Animal associations

How far does she go for animal welfare?

The current legal framework on animal welfare includes a directive on the protection of animals kept for farming purposes, four directives establishing minimum standards for the protection of laying hens, broilers, pigs and calves , a regulation on the transport of animals and a directive on the welfare of animals at the time of slaughter.

However, as society becomes increasingly concerned with animal welfare, these rules are described as inadequate and not offering sufficient protections.

In September 2018, the launch of the European Citizens’ Initiative (ECI) “Ending the age of cages” prompted the European Union to take concrete action.

The ECI, which called for legislation banning the use of cages for a wide variety of animal species, passed the required threshold of validation with over 1.6 million signatures and was therefore presented to the European Commission.

As part of the Farm to Fork Strategy presented on 20 May 2020, the Commission announced that existing animal welfare legislation will be completely overhauled by 2023. The new legislation aims to ensure a level of higher protection, have a wider reach, be easier to apply and in line with the latest scientific evidence. The Commission is also committed to proposing to phase out, and eventually ban, the use of cages for all species and categories of animals referred to in the ECI.

Alongside the announcement, the Commission launched a Fitness Check of current farm animal welfare legislation, the results of which are being used to review existing rules and guide future initiatives. At the same time, the Commission has asked EFSA for several scientific opinions, which should be available in 2022 or early 2023.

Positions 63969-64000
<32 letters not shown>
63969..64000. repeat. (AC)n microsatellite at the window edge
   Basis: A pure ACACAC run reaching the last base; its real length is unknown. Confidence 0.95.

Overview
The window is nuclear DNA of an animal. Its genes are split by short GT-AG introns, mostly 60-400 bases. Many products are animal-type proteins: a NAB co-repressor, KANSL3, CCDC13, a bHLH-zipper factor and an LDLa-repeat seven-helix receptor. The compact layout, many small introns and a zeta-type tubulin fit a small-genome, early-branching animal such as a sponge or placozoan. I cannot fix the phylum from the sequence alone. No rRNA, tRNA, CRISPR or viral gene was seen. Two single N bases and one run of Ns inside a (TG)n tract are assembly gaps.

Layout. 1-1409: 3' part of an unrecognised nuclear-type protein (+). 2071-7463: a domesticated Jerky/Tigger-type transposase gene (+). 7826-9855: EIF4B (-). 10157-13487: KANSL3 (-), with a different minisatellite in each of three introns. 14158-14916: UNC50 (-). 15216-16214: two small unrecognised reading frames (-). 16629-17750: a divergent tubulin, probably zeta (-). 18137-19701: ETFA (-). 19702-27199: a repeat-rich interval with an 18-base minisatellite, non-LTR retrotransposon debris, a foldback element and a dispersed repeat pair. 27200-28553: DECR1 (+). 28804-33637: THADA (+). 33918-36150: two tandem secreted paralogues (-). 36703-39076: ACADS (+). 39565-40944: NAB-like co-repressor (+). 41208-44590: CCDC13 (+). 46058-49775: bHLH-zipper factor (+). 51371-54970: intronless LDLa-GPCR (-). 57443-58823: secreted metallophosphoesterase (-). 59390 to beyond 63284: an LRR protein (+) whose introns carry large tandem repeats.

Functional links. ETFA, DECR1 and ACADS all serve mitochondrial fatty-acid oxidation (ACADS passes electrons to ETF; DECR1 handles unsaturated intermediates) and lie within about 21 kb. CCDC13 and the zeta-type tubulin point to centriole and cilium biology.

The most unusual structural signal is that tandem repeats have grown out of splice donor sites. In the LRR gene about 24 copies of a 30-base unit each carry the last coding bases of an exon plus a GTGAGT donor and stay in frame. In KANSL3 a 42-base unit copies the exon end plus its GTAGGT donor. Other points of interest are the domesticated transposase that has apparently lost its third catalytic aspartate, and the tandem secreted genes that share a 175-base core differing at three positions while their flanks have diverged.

Under the proposed initiative, the Commission intends to revise the rules on animal transport and animal welfare at farm level, including slaughter. The Commission also suggests assessing the impact of a European regulatory framework with criteria for an animal welfare labeling system, as there is currently no European legislation on animal welfare claims or labeling. animal wellbeing. The revision will cover animals bred and kept for agricultural purposes, including cats and dogs, but excluding wild animals, invertebrate animals or experimental or laboratory animals, with the exception of the rules concerning their well-being during transport.

The Commission’s proposal is generally supported by the European Parliament and the European Council and is the subject of strong interest from interested parties.

In October 2021, Members of the European Parliament (MEPs) adopted an own-initiative report on the Farm to Fork Strategy, approving a report from the Committee on the Environment and Agriculture (AGRI) containing provisions on animal welfare and conservation. In December 2021, the Council approved conclusions for an EU-wide animal welfare label.

The Commission’s public consultation on the revision of the EU animal welfare rule, which closed on 21 January 2022, received just under 60,000 responses.

Last month, MEPs also adopted recommendations for better rules to protect animals during transport calling, among other things, for transport journeys not to exceed eight hours and for Member States to create fast lanes for the transport of animals across EU borders to reduce travel times. Interestingly, MEPs also suggested that the Commission appoint a European Commissioner for Animal Welfare and a dedicated Directorate-General “to reflect the importance of this issue for European citizens and to ensure that it benefits from ‘sufficient political attention’.

But while this agenda is far-reaching, its implementation is still critical to translating political vision into action. It remains to be seen whether the results will live up to these ambitions.